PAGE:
There have been a handful of especially meaningful scientific victories that Tara has enjoyed celebrating. When one of her NIH grant proposals finally got funded, it was scored in the top 5% of applications that cycle. This was a big win for Tara, and it felt really validating after a string of failed applications. Tara was also selected to receive the Excellence in Research Award from NJIT. This was a meaningful success not only because her work was being recognized, but because her daughter was able to come up to the podium with her to accept the award. In addition, their company won an IEEE Auggie Award for Most Innovative Breakthrough. Beyond these major successes, Tara has received numerous letters from parents and students about how her work has led to improvements in their symptoms that prevented them from reading for longer periods of time, allowing them to go on to successful careers. These letters are incredibly motivating and rewarding.
Book Recommendations (23:19)
Buddha’s Brain: The Practical Neuroscience of Happiness, Love, and Wisdom by Rick Hanson; Lean In: Women, Work, and the Will to Lead by Sheryl Sandberg; Dare to Lead by Brené Brown
Most Treasured Travel (24:29)
Tara has had opportunities to present her work and speak with scientists across the United States and all over the world. It has been amazing to see firsthand how scientists do things, how they approach life, and how they solve problems in different places and different cultures. One of her favorite places to visit in the world is Paris. She worked with the ophthalmic lens company Essilor International there for 15 years on a project that aimed to understand why some people adapt well to progressive additive lenses (bifocal glasses without the line), while others do not. While in Paris, Tara enjoyed listening to the choir at the Sacré-Cœur on Sundays, listening to music and watching the fountains at the Palace of Versailles, and exploring the delicious cuisine and wine at local restaurants.
Quirky Traditions and Funny Memories (27:28)
When Tara visits new places to give scientific presentations, she always likes to learn more about the people there. She often asks about their favorite restaurants, pastimes, and books to get to know more about them. Tara has found that many scientists are very creative people, and there is a lot of overlap with musicians and artists. She herself is a fan of impressionist art, and she enjoys visiting art museums. In her lab, Tara and her team like to spend time together outside of the lab doing different activities like escape rooms and going out to restaurants where they can get to know each other’s interests outside of science.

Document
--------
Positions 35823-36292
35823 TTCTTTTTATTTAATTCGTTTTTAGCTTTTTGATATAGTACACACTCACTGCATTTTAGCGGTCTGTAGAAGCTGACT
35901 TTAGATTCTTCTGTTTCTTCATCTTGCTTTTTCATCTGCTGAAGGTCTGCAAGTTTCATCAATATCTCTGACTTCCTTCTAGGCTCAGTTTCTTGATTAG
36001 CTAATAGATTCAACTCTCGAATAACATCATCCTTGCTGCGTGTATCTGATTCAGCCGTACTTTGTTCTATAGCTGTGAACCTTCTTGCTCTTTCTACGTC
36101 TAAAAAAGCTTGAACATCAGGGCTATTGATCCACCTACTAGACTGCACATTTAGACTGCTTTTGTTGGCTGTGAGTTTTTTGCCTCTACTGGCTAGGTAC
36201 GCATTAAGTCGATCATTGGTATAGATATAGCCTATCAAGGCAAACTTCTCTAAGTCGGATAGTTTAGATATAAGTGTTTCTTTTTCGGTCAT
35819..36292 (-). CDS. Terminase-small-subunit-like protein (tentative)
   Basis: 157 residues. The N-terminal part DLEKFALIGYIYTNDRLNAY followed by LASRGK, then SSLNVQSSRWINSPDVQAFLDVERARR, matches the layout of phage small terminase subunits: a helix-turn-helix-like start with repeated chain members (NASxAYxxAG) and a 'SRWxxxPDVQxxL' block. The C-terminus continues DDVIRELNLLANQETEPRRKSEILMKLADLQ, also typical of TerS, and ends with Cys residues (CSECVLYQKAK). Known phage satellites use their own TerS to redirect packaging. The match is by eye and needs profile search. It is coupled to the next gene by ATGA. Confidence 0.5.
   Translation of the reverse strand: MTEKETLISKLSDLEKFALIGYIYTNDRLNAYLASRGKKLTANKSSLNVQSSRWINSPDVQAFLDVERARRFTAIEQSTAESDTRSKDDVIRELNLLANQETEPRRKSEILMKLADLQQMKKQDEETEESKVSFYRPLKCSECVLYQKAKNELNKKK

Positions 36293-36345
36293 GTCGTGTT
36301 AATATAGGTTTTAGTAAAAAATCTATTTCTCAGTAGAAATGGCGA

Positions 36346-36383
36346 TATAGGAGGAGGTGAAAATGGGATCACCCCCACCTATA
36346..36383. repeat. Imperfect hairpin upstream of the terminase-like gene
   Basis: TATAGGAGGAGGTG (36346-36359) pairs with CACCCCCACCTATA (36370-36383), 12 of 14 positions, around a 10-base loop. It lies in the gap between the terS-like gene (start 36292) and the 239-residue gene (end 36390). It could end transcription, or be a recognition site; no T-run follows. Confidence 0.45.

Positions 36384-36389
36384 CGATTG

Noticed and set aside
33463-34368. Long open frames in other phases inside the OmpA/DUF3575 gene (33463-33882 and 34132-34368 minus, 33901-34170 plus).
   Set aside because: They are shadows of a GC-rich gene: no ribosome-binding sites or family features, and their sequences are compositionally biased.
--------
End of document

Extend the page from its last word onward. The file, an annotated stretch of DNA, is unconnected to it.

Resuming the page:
Advice For Us All (34:02)
Find out what you like doing most, and try to make a career out of it. Your interests may change over time, and you can change your career at any stage of your life. Don’t be afraid to make a change, reinvent yourself, or challenge yourself with something new. Also, it is important for the public to realize that not all vision conditions are regularly screened for. Schools typically do screenings for visual acuity, but they don’t usually screen for convergence insufficiency. If you or someone you know struggles to read for 15-20 minutes and has visual symptoms, reach out to an eye care professional and tell them about these symptoms. This will prompt them to test other aspects of your vision, and being diagnosed will allow you to get treated. In most cases, vision therapy is successful in treating symptoms of convergence insufficiency.
Tara and her colleagues are making a difference in the treatment of vision function in brain injury patients, especially children with concussion. In particular, she is establishing new clinical standards for treating patients with vision dysfunction after brain injury, and she is working with five major children’s hospitals to assess the effectiveness of her system. This will result in broader impact to further understand what is different in patients with convergence insufficiency (CI) and how the brain changes post-vision therapy. Her system is more cost-effective and can be used in both home and clinic settings, which will revolutionize the way in which people are diagnosed and treated. The mission of her research is to understand the underlying neural mechanisms that lead to a sustained reduction in visual symptoms and to take that knowledge, integrated with technology, to develop new diagnostic and therapeutic interventions that can be used for personalized point-of-care. She and her team are designing innovative diagnostic and therapeutic interventions with NJIT’s Game Design program and the startup company OculoMotor Technologies. Visit Tara’s lab website to learn more.